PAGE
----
Ovarian cancer does not always produce symptoms in the early stages. If symptoms occur, they may include pain, bloating, and the need to urinate more often than usual.
Ovarian cancer can be challenging to detect early. One reason is that if symptoms occur, they can resemble those of other conditions.
Also, the ovaries are small and located deep within the abdomen, making them hard for a doctor to feel during a physical exam.
According to the National Ovarian Cancer Coalition, only around 15% of ovarian cancer cases are diagnosed in the early stages. The organization urges anyone with unexplained abdominal discomfort lasting more than 2 weeks to see a doctor.
In this article, learn which symptoms ovarian cancer may cause in the early stages, when to see a doctor, and what the diagnostic process involves.
Ovarian cancer may cause no symptoms in the early stages. If any occur, they tend to be very general.
Symptoms of ovarian cancer can appear at any stage, they tend to develop in the later stages, as growths put pressure on the bladder, uterus, and rectum.
The most common symptoms are:
- pain in the pelvis or abdomen
- feeling full soon after starting to eat
- having more urgent or frequent urination
Other symptoms include:
- indigestion, or an upset stomach
- back pain
- abdominal swelling
- pain during sex
- menstrual changes, such as irregular bleeding
These symptoms can have a wide range of causes and do not necessarily stem from ovarian cancer. However, if any of these symptoms are new, frequent, or persistent, seek medical advice.
Ovarian cancer is difficult to diagnose at an early stage. For this reason, it is important to be aware of the risk factors and contact a healthcare professional if symptoms appear.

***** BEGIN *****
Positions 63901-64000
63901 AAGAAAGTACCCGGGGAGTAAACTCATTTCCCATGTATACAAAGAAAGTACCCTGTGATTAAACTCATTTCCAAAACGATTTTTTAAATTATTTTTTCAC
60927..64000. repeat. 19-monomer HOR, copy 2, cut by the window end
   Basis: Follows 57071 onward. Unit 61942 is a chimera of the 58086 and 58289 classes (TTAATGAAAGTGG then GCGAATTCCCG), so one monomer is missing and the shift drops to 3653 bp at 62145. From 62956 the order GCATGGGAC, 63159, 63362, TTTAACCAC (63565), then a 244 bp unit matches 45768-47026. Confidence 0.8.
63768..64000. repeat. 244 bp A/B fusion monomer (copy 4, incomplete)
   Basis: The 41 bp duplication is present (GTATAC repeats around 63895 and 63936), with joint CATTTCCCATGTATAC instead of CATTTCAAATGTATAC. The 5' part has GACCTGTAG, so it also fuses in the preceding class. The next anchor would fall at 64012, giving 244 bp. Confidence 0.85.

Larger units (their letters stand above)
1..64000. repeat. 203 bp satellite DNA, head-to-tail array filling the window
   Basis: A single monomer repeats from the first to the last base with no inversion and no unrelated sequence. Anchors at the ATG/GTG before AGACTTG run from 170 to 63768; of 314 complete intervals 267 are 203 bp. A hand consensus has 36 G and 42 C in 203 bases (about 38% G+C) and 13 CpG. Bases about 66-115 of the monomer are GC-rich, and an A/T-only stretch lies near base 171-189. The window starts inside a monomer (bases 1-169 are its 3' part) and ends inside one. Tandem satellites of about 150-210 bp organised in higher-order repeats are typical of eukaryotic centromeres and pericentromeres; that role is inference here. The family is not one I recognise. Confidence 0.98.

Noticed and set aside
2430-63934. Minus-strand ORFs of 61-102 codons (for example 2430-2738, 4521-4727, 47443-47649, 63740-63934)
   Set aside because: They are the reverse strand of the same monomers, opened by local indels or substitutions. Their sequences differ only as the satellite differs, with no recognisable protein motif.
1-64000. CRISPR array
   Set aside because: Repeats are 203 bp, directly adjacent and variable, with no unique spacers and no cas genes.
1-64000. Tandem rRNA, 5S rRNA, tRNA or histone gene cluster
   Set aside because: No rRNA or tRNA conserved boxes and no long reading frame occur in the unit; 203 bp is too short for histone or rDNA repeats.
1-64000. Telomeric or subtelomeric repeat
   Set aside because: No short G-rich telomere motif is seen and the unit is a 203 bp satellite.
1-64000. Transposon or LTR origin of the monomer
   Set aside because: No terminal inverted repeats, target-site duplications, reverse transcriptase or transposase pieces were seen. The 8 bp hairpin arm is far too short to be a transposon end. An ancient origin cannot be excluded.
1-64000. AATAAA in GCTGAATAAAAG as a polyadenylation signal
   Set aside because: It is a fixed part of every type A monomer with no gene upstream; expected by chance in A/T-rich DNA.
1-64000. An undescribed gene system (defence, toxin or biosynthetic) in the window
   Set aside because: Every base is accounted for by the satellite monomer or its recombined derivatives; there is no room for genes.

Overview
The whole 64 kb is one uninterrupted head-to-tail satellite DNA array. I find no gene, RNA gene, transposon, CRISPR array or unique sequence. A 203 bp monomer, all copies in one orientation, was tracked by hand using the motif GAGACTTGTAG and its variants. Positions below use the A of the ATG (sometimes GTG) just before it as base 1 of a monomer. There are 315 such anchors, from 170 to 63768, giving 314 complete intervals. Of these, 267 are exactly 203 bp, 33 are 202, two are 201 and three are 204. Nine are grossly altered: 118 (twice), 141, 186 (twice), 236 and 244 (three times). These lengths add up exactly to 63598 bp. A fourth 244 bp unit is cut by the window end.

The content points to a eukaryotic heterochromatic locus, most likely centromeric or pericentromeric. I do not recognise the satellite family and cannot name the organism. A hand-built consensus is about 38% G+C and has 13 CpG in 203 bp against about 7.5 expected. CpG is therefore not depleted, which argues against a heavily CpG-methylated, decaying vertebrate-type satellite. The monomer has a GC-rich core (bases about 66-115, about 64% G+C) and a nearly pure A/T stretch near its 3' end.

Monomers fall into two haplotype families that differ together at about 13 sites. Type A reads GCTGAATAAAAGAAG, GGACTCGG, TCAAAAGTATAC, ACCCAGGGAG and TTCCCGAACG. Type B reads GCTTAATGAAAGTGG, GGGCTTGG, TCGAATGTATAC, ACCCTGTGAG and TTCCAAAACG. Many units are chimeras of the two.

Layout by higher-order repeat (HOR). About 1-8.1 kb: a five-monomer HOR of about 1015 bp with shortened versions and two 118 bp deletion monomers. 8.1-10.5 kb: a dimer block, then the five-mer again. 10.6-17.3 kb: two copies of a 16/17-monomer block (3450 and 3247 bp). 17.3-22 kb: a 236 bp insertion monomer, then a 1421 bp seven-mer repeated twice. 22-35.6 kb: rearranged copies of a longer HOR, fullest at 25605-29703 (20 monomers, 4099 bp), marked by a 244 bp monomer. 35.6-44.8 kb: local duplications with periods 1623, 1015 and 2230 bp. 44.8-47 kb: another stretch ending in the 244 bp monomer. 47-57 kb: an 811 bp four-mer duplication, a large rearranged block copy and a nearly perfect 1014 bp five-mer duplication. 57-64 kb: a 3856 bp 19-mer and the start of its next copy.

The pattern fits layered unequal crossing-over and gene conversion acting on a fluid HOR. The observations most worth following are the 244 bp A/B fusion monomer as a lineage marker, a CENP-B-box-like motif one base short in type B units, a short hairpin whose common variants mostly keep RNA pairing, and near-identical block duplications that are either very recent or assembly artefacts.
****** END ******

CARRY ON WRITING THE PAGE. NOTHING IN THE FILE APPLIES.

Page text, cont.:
In particular, seek medical advice if any new abdominal or pelvic symptoms:
- do not go away
- are present on most days
- do not stem from another condition
- do not respond to over-the-counter treatment or home remedies
- started in the last 12 months and lasted for more than 2 weeks
Researchers are still looking into ways of screening for ovarian cancer. There is no standard procedure, according to the American Cancer Society.
Some risk factors for ovarian cancer include:
- a family history of breast, ovarian, or colon cancer
- a history of breast cancer
- having a specific BRCA1 or BRAC2 gene mutation or another genetic risk factor for breast or ovarian cancer
- having a first full-term pregnancy after the age of 35
- never having a full-term pregnancy
- using hormone therapy after menopause
- some fertility treatments and hormone-based medications
- age, as most ovarian cancer cases develop after menopause
having Lynch syndrome
- having Eastern European and/or Ashkenazi Jewish ancestry
If a person has a family history of reproductive or gastrointestinal cancers, they may wish to consider genetic counseling. This can show whether they have any specific gene mutations that are increasing their risk of ovarian cancer.
Factors that may reduce the overall risk of developing ovarian cancer include:
- using oral birth control medication, in some cases
- having a reproductive system surgery, such as a hysterectomy, ovarian removal, or tubal ligation
- avoiding risk factors, such as smoking
- maintaining a healthy weight
- having a diet rich in fresh fruits and vegetables and low in added sugars and fats
To diagnose ovarian cancer, a doctor starts by asking questions about any symptoms, including:
- when they began
- how they have responded to home treatments
- how often they occur
The doctor will also ask about personal and family medical histories, including any history of ovarian cancer, breast cancer, or other types of cancer.